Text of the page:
Scroll To Top
Home \Litigation \Litigation by Country \Canada \  Vancouver v. Abdiannia

Vancouver v. Abdiannia

City officials sanctioned two hookah bars for violating provisions of an ordinance that prohibit the smoking of hookah in indoor public places.   The defendants claimed that the tobacco-free herbal shisha should not be prohibited under the ordinance. Furthermore, they claimed that the herbal shisha was heated, not ignited, so does not fit under the definition of smoking.  The court ruled that the city had reasonable grounds to prohibit smoking of any substance, that the definition of smoking was neither too broad nor too vague, and that herbal shisha does get "burned" within the ordinary meaning of the word. The court also ruled that the hookah owners and their patrons were unable to show that hookah smoking was religious or that operating a hookah cafe for profit was a function of spiritual faith. Even if they had, the ordinance does not prevent them from smoking hookah in their homes. The court found that no fundamental rights were violated, and upheld the sanctions against the hookah cafes.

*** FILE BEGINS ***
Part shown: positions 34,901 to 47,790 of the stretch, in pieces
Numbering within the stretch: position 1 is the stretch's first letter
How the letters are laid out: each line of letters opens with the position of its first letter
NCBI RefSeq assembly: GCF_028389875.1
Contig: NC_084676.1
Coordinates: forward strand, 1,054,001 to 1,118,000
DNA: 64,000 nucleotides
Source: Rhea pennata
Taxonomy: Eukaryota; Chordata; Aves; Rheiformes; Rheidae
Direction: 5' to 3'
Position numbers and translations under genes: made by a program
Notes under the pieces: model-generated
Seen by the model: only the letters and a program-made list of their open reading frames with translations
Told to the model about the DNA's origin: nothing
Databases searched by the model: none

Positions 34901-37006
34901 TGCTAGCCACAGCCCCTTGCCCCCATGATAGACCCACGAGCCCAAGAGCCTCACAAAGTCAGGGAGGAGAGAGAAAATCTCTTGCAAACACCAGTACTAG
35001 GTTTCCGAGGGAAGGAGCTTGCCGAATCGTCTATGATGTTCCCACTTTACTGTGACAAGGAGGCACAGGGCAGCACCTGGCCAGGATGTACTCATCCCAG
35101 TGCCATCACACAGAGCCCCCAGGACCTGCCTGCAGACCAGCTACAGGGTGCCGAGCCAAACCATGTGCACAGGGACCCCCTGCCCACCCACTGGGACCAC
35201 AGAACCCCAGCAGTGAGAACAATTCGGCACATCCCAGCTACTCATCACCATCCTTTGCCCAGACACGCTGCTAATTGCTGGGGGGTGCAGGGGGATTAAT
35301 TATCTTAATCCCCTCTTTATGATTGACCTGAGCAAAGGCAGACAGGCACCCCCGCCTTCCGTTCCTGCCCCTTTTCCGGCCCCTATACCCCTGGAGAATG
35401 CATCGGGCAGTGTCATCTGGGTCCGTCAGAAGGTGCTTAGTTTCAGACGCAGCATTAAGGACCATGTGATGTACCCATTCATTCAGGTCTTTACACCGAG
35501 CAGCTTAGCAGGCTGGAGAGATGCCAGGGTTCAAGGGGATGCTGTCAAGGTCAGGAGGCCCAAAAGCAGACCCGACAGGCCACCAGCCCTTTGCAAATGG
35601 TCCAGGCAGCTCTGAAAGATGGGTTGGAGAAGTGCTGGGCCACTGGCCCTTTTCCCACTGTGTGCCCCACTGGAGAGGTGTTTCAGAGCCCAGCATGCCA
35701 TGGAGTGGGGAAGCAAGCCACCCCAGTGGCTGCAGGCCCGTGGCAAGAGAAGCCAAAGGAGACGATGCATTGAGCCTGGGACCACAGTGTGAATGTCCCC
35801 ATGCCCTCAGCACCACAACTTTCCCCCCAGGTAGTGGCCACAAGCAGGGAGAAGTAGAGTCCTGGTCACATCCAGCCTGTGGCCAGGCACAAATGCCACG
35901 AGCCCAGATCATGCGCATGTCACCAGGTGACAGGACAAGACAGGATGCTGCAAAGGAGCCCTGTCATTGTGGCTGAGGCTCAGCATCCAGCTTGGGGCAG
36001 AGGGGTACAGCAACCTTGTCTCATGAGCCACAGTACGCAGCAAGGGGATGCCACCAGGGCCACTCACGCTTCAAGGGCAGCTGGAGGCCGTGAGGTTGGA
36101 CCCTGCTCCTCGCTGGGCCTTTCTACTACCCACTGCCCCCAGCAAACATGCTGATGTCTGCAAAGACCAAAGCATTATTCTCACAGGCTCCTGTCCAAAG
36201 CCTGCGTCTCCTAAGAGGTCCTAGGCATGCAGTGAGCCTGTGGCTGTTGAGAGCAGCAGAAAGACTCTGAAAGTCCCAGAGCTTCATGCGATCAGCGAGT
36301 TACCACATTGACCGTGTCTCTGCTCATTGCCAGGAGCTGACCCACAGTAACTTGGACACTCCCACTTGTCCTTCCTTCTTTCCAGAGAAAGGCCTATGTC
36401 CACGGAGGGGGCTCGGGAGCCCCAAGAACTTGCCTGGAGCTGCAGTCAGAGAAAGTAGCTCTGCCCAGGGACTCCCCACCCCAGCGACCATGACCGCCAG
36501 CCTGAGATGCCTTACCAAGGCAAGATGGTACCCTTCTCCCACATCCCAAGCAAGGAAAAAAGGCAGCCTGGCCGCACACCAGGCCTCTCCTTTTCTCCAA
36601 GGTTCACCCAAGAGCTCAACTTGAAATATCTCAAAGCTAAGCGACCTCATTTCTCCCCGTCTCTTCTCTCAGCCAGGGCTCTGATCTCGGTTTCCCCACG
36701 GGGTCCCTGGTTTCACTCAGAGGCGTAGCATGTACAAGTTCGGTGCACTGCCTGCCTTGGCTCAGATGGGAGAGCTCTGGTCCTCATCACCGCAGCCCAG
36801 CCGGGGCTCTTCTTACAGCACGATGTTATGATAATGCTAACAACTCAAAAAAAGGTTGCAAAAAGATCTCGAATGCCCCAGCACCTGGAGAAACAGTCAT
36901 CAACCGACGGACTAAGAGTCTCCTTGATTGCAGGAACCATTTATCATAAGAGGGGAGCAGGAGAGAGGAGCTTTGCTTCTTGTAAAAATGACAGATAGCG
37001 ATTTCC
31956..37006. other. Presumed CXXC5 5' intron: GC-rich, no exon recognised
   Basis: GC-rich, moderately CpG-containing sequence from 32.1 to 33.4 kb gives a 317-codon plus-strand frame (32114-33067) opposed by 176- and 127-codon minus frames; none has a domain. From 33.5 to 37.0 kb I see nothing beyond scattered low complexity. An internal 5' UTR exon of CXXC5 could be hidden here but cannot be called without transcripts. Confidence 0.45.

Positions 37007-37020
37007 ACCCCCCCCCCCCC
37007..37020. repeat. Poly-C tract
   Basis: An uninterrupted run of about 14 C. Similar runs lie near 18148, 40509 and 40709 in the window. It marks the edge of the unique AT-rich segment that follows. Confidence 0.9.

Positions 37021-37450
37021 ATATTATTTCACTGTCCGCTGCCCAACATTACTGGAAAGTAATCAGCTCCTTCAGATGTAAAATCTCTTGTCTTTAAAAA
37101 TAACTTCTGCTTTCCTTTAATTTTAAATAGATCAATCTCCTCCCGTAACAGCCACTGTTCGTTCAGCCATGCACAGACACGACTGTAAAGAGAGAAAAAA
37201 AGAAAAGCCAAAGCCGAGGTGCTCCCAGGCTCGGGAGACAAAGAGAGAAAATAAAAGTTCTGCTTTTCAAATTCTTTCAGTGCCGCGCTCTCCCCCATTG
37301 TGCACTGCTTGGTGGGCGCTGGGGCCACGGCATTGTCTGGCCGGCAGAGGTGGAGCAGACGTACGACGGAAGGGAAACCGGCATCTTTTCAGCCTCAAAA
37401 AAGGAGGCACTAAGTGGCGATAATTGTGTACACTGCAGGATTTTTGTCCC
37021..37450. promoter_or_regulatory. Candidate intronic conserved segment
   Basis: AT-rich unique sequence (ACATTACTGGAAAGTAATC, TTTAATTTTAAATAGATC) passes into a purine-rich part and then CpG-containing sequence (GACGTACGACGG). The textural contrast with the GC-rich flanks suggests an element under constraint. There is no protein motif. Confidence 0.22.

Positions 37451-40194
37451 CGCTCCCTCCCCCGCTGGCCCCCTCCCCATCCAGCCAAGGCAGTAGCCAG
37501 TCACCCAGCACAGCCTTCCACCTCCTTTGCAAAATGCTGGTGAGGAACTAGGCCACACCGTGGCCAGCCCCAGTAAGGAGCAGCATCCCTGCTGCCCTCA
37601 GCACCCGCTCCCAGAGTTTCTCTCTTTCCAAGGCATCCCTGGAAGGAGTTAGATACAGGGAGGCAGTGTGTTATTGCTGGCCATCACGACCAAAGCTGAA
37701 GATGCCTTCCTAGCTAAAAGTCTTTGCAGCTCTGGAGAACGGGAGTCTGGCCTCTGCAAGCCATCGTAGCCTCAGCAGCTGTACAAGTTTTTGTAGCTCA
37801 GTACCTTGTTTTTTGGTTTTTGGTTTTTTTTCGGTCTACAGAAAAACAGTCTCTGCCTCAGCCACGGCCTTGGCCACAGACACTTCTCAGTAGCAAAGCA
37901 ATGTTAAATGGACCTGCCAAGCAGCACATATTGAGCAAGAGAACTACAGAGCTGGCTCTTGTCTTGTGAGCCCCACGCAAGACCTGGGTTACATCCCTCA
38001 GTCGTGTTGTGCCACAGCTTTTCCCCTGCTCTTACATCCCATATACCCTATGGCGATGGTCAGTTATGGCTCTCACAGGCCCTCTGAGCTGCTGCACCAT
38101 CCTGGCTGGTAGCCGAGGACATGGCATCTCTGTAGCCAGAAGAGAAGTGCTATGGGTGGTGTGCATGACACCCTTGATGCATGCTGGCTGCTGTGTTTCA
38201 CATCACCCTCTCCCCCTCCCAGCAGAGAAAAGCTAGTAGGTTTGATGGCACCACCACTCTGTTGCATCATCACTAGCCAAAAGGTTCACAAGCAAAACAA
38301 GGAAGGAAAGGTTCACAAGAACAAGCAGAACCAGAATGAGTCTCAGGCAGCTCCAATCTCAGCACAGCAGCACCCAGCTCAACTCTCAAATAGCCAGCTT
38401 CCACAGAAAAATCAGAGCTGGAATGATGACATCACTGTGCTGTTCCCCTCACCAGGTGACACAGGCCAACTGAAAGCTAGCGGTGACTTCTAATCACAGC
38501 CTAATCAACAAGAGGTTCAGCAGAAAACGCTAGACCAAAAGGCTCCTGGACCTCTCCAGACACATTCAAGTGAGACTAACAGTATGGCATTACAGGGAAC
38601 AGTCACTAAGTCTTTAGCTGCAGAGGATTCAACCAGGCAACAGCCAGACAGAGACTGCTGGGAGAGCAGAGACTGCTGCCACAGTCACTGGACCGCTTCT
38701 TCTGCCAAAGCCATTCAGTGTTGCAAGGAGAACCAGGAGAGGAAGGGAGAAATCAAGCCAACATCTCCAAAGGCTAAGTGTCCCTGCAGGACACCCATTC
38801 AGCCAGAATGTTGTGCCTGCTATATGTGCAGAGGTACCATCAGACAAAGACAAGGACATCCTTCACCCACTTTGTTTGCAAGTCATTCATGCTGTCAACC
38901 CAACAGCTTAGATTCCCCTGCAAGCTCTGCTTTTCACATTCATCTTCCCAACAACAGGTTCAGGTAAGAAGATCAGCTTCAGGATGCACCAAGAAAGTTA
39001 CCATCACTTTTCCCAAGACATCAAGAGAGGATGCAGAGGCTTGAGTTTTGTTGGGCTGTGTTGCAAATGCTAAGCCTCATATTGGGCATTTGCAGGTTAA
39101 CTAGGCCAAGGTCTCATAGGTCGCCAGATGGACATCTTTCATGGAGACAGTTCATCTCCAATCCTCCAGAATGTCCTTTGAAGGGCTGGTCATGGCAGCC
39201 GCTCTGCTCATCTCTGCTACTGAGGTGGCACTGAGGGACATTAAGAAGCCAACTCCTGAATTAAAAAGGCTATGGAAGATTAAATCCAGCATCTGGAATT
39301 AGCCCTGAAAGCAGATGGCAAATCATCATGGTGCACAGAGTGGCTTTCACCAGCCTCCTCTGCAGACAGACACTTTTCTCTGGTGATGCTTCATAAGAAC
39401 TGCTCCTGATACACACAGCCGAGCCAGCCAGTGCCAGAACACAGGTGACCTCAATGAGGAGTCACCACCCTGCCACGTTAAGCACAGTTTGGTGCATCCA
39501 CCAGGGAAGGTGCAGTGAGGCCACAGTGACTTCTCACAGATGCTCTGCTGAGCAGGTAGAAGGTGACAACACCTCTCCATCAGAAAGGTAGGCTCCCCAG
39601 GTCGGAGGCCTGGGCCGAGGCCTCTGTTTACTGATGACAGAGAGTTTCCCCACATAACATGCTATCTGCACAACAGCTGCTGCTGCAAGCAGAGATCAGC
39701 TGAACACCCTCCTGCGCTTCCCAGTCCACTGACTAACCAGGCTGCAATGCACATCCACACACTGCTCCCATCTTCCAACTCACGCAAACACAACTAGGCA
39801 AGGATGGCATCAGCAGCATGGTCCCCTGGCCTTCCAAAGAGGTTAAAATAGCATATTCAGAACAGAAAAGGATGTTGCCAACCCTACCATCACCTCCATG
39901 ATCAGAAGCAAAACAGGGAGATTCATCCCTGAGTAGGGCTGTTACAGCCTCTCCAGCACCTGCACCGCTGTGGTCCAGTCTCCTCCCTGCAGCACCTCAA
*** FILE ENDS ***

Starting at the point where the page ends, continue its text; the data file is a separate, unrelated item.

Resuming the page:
The materials and analysis available at this website are for informational and educational purposes only and not for the purpose of providing legal advice.